Journal of Religion and Health

, Volume 49, Issue 4, pp 498–512

Is Religious Coping Associated with Cumulative Health Risk? An Examination of Religious Coping Styles and Health Behavior Patterns in Alzheimer’s Dementia Caregivers

Authors

    • Department of PsychologyTexas A&M University
  • Mark G. Hartlaub
    • Department of PsychologyTexas A&M University
  • Ericka C. Saenz
    • Department of PsychologyTexas A&M University
  • Larry W. Thompson
    • Department of Psychiatry and Behavioral SciencesStanford University School of Medicine
  • Dolores Gallagher-Thompson
    • Department of Psychiatry and Behavioral SciencesStanford University School of Medicine
Original paper

DOI: 10.1007/s10943-009-9300-8

Cite this article as:
Rabinowitz, Y.G., Hartlaub, M.G., Saenz, E.C. et al. J Relig Health (2010) 49: 498. doi:10.1007/s10943-009-9300-8

Abstract

The current study explored the relationship between religious coping and cumulative health risk associated with health behavior patterns in a sample of 256 Latina and Caucasian female caregivers of elderly relatives with dementia. Primary analyses examined the relationship between religious coping (both positive and negative) and an overall index of cumulative health risk. Secondary analyses were conducted on the individual health behaviors subsumed in the broader index. Findings revealed that negative religious coping was significantly associated with increased cumulative health risk. Positive religious coping was predictive of decreased cumulative health risk among Latina caregivers but not among Caucasians. Negative religious coping was significantly associated with both an increased likelihood for weight gain and increased dietary restriction. Positive religious coping was associated with decreased likelihood for weight gain in Latinas. Implications for both caregivers and clinicians are discussed.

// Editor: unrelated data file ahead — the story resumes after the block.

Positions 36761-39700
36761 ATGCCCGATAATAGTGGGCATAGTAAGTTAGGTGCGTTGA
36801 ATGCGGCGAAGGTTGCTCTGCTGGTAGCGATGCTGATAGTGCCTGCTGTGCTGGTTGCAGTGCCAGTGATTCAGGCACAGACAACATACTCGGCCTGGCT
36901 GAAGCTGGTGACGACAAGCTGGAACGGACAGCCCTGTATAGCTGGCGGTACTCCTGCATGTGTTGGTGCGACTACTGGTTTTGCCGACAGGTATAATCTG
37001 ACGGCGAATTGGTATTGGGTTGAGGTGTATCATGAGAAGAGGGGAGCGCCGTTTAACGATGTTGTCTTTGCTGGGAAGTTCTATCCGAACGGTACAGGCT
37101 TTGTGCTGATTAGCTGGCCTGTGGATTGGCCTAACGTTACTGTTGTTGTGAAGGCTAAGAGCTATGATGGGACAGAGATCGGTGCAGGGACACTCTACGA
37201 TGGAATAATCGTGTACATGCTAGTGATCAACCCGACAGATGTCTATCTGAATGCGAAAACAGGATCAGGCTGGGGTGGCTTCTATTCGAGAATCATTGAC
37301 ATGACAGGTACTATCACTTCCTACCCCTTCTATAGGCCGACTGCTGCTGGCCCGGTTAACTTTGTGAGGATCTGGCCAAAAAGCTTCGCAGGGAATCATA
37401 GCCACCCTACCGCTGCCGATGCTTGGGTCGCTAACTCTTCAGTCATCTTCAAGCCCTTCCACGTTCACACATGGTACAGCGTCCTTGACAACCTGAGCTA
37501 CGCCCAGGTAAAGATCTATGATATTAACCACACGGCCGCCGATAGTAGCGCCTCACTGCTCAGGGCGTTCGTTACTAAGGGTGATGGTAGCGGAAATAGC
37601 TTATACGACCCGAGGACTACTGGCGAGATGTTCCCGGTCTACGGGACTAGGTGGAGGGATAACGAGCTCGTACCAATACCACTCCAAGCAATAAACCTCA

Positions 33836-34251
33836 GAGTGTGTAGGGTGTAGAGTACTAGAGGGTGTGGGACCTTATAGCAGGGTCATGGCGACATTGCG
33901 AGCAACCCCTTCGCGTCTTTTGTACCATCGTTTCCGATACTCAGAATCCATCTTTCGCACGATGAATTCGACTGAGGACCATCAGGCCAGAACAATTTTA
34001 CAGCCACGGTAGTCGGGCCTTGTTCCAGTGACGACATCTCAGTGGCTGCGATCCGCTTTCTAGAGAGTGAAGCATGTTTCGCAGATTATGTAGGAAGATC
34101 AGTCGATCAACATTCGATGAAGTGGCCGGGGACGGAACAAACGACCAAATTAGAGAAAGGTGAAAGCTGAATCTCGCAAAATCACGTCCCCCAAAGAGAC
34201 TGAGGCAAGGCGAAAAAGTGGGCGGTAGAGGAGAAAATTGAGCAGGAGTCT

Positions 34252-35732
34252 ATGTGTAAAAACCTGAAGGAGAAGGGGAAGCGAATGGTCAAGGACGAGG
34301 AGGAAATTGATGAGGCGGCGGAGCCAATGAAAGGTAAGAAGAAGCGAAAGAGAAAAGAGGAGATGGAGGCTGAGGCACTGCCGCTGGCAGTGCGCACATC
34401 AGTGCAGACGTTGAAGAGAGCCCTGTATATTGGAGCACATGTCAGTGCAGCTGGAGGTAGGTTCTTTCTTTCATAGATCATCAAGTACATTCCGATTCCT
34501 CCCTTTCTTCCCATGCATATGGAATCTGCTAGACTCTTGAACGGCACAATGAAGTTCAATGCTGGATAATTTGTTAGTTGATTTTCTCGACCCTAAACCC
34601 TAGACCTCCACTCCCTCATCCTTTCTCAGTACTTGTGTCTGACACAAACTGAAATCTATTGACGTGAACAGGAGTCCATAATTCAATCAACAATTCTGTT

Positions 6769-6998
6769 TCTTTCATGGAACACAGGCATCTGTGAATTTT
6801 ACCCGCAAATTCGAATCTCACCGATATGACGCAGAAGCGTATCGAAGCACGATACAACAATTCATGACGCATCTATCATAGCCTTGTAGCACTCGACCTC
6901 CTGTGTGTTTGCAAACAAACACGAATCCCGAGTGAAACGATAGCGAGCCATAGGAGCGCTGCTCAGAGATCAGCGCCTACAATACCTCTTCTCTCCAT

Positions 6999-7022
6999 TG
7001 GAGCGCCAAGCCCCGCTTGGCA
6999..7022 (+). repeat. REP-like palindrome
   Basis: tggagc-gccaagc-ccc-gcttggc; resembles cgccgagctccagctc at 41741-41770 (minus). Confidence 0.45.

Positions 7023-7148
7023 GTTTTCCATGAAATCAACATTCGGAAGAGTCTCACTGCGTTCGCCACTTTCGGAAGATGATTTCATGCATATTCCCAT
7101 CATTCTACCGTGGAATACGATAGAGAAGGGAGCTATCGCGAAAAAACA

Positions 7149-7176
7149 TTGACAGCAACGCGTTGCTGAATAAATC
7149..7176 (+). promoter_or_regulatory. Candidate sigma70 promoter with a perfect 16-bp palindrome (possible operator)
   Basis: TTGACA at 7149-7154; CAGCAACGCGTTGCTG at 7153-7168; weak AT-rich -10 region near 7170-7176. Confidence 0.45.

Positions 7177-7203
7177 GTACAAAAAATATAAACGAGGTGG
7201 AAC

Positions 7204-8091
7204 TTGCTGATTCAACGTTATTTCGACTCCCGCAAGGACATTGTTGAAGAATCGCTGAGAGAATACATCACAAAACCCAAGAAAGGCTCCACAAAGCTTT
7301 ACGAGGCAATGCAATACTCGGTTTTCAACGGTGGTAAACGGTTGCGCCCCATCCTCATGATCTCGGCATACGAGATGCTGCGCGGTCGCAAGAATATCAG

Keywords

Religious copingHealth behaviorsCaregivers

Copyright information

© Springer Science+Business Media, LLC 2009